Once notice has been given, there are only very limited circumstances in which the mother can reverse her decision. The mother needs to end her maternity leave early to create shared parental leave for her and her employed partner to take. In essence, the untaken balance of the mother’s maternity leave is used to create the shared parental leave. Where the mother creates shared parental leave by giving her employer binding notice, her employed partner can start to take some or all of this leave while the mother is still on maternity leave, so that both parents can be at home together with their child if they so wish. Because the mother chooses the date when her maternity leave will end, she remains in control of the number of weeks of maternity leave that she takes. If she wants to take the full 52 weeks of maternity leave to which she is entitled, she can do so. This is the default position if the mother does not opt into shared parental leave.

The Shared Parental Leave Regulations and the Statutory Shared Parental Pay (General) Regulations provide the nuts and bolts of the new system. They set out how shared parental leave and pay work: for example, how parents calculate how much shared parental leave they can take and when they can take it.

In contrast to maternity leave, which has to be taken in a single block of consecutive weeks, shared parental leave can be stopped and started again, with the employee returning to work between periods of leave, if they wish. The regulations provide for that. For example, an employee could return to work between periods of shared parental leave to complete a particular project or during a period when the business is particularly busy. The Committee will be able to see how that arrangement might work for certain employers or be attractive to certain employees: for example, those who are reliant on commission to make up their wages or salary.

The regulations also enable an employee to claim up to 37 weeks of statutory shared parental pay while they are on shared parental leave and enable employees and workers who are not eligible for leave to create statutory shared parental pay for their employed partner to take. The statutory shared parental pay is created from untaken statutory maternity pay or maternity allowance. The pay is based on the mother’s salary or on the maternity allowance.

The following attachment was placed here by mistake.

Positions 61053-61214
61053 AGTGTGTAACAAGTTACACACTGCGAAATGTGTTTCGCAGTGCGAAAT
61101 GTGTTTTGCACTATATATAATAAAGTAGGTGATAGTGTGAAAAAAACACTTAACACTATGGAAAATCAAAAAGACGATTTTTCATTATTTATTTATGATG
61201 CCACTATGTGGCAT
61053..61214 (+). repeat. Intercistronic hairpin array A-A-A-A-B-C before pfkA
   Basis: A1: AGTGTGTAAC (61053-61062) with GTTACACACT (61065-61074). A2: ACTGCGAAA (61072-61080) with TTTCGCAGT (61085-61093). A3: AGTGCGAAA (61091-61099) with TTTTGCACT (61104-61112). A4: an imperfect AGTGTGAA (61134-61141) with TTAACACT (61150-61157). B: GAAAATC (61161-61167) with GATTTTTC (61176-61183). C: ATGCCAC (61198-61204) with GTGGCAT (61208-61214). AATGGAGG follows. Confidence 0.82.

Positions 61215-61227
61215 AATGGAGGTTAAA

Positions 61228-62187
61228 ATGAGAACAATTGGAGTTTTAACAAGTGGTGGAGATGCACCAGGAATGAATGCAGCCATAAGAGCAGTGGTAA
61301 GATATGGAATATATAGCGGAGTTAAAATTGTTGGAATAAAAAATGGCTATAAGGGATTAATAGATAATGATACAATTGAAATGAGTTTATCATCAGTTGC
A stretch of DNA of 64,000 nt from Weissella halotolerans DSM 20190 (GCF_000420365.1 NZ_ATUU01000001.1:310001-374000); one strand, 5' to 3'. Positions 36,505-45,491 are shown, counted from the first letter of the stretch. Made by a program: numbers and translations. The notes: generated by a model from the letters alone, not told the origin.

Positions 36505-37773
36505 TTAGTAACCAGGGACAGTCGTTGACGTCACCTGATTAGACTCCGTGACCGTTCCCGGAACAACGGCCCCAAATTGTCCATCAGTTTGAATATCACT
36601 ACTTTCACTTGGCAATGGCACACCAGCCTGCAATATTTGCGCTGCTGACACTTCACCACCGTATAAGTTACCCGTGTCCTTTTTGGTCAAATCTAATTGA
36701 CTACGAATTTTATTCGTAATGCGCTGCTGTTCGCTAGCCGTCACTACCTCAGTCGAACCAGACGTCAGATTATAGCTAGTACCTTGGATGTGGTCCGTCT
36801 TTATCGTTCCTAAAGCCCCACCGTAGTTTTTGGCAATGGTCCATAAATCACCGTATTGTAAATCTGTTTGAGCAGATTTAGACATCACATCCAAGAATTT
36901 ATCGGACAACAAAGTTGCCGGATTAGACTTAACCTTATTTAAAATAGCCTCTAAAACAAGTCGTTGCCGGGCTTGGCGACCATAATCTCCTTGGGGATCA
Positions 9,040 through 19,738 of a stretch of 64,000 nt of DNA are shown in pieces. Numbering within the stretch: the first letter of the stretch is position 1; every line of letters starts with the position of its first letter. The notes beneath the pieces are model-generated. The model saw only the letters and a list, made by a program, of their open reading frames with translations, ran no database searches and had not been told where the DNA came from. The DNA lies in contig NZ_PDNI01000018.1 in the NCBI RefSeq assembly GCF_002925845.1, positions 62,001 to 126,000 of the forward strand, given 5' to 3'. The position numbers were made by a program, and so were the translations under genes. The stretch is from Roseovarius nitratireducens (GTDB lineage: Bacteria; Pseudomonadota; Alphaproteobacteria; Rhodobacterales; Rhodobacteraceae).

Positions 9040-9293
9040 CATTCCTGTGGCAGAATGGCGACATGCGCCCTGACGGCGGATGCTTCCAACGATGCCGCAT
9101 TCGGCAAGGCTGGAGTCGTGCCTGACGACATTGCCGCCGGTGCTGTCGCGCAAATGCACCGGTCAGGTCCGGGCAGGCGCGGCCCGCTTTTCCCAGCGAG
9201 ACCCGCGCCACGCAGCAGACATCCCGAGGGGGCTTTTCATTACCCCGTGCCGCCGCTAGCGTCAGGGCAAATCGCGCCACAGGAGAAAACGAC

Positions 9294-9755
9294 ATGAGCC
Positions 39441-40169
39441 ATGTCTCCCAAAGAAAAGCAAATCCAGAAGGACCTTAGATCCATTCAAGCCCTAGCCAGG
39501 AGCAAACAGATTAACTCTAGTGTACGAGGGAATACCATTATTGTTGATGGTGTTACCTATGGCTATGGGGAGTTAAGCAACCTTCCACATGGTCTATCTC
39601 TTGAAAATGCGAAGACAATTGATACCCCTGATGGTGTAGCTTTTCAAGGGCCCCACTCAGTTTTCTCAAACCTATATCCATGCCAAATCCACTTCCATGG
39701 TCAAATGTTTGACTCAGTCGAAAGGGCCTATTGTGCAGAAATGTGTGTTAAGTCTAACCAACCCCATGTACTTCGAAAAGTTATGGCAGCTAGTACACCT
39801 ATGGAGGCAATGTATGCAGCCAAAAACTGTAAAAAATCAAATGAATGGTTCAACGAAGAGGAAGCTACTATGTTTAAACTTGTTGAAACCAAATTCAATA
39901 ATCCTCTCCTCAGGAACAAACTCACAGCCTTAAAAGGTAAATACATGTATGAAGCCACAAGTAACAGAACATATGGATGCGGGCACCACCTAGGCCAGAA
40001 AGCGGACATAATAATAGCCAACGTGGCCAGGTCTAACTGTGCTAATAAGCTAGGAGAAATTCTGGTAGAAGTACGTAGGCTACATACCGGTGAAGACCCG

The regulations give employees who are on, or intend to take, shared parental leave similar protections to employees on maternity or paternity leave. They ensure that the employee is not treated less favourably than other employees because they have exercised their statutory right to take the leave. They also balance the needs of the parents with the needs of their employers, who understandably want to know when their employee will be absent from work on shared parental leave in order to plan for the employee’s absence. The regulations do that by linking entitlement to shared parental leave and pay to the employee giving their employer adequate notice of both their entitlement to leave and periods of absence. With very limited exceptions—which include early births—the employer must receive at least eight weeks’ notice of any periods where the employee will be absent from work on shared parental leave. If an employee fails to give sufficient notice, they will not be eligible for the leave or pay.

The regulations are necessarily detailed in places, as we need to provide for the wide variety of circumstances that parents may encounter. For example, the regulations need to cater for exceptional events such as the sad death of the child or one of the parents. The Government are providing guidance and tools to help working parents and their employers to understand and use the new shared parental leave and pay system.

The Committee may be wondering what happens in the case of adoptions and civil partnerships. I have deliberately talked about birth parents, as they make up the vast majority of employed parents who will be eligible for shared parental leave and pay, but in the two other cases, they apply mutatis mutandis, in just the same way. I assure the Committee that the provisions in the regulations apply equally to parents who have a child placed with them for adoption on or after 5 April 2015 and similarly apply to civil partnerships.

In summary, the regulations provide the legal structure for shared parental leave and pay which is needed for the new system to work in practice. The provisions contained in the regulations are made under the powers introduced through the Children and Families Act 2014. They are in line with statements made in the course of debates on the Bill during its passage through Parliament, and the policy on shared parental leave and pay was consulted on extensively. I therefore trust that the Committee will be able to support these statutory instruments, and I commend them to the House.

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My Lords, in general, I support the regulations, because I understand that the thinking behind them is to enable both parents to come together to care for the child; obviously, one supports that.

However, I should like to raise one or two issues with the Government, just for clarification. Incidentally, I thank the Minister for the detailed paper that has been issued in support of the regulations. The regulations stipulate that for an eligible mother to meet the requirements for a shared allowance and so on, she must curtail her maternity or adoption leave in order that the curtailment can be used to support the new shared parental provisions.